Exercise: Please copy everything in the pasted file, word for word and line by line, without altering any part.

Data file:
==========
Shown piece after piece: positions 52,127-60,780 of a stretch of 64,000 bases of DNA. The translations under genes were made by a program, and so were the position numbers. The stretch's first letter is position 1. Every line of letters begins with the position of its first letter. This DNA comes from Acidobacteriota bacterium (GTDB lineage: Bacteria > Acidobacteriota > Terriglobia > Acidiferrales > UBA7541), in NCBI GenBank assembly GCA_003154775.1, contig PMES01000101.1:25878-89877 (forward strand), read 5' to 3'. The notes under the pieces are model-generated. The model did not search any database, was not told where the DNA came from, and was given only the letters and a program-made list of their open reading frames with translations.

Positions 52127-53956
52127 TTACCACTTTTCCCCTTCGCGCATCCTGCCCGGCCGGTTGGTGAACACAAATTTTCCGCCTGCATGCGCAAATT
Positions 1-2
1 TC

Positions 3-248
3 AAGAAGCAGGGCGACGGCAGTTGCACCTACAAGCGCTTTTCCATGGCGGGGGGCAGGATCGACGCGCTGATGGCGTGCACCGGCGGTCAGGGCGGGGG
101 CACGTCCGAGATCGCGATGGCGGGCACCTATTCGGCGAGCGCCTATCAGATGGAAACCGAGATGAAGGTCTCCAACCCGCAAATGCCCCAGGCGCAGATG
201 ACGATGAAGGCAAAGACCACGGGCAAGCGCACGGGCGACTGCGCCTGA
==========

Shown piece after piece: positions 52,127-60,780 of a stretch of 64,000 bases of DNA. The translations under genes were made by a program, and so were the position numbers. The stretch's first letter is position 1. Every line of letters begins with the position of its first letter. This DNA comes from Acidobacteriota bacterium (GTDB lineage: Bacteria > Acidobacteriota > Terriglobia > Acidiferrales > UBA7541), in NCBI GenBank assembly GCA_003154775.1, contig PMES01000101.1:25878-89877 (forward strand), read 5' to 3'. The notes under the pieces are model-generated. The model did not search any database, was not told where the DNA came from, and was given only the letters and a program-made list of their open reading frames with translations.

Positions 52127-53956
52127 TTACCACTTTTCCCCTTCGCGCATCCTGCCCGGCCGGTTGGTGAACACAAATTTTCCGCCTGCATGCGCAAATT
Positions 1-2
1 TC

Positions 3-248
3 AAGAAGCAGGGCGACGGCAGTTGCACCTACAAGCGCTTTTCCATGGCGGGGGGCAGGATCGACGCGCTGATGGCGTGCACCGGCGGTCAGGGCGGGGG
101 CACGTCCGAGATCGCGATGGCGGGCACCTATTCGGCGAGCGCCTATCAGATGGAAACCGAGATGAAGGTCTCCAACCCGCAAATGCCCCAGGCGCAGATG
201 ACGATGAAGGCAAAGACCACGGGCAAGCGCACGGGCGACTGCGCCTGA